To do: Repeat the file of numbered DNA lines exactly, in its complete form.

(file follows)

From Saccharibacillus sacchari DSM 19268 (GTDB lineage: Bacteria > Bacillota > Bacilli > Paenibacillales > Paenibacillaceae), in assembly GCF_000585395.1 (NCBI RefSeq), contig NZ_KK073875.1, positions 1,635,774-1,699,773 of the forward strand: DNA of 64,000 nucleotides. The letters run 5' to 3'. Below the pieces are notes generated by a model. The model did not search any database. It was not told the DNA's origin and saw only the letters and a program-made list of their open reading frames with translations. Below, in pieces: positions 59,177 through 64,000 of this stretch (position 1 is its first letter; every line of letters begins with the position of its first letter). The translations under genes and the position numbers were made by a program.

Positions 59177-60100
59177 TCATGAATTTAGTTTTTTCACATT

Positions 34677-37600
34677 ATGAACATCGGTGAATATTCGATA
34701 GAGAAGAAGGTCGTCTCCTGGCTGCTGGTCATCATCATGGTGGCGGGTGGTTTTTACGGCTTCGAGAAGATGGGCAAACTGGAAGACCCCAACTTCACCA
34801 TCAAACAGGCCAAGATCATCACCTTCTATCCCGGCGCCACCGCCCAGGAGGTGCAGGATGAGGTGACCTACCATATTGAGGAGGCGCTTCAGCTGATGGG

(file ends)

From Saccharibacillus sacchari DSM 19268 (GTDB lineage: Bacteria > Bacillota > Bacilli > Paenibacillales > Paenibacillaceae), in assembly GCF_000585395.1 (NCBI RefSeq), contig NZ_KK073875.1, positions 1,635,774-1,699,773 of the forward strand: DNA of 64,000 nucleotides. The letters run 5' to 3'. Below the pieces are notes generated by a model. The model did not search any database. It was not told the DNA's origin and saw only the letters and a program-made list of their open reading frames with translations. Below, in pieces: positions 59,177 through 64,000 of this stretch (position 1 is its first letter; every line of letters begins with the position of its first letter). The translations under genes and the position numbers were made by a program.

Positions 59177-60100
59177 TCATGAATTTAGTTTTTTCACATT

Positions 34677-37600
34677 ATGAACATCGGTGAATATTCGATA
34701 GAGAAGAAGGTCGTCTCCTGGCTGCTGGTCATCATCATGGTGGCGGGTGGTTTTTACGGCTTCGAGAAGATGGGCAAACTGGAAGACCCCAACTTCACCA
34801 TCAAACAGGCCAAGATCATCACCTTCTATCCCGGCGCCACCGCCCAGGAGGTGCAGGATGAGGTGACCTACCATATTGAGGAGGCGCTTCAGCTGATGGG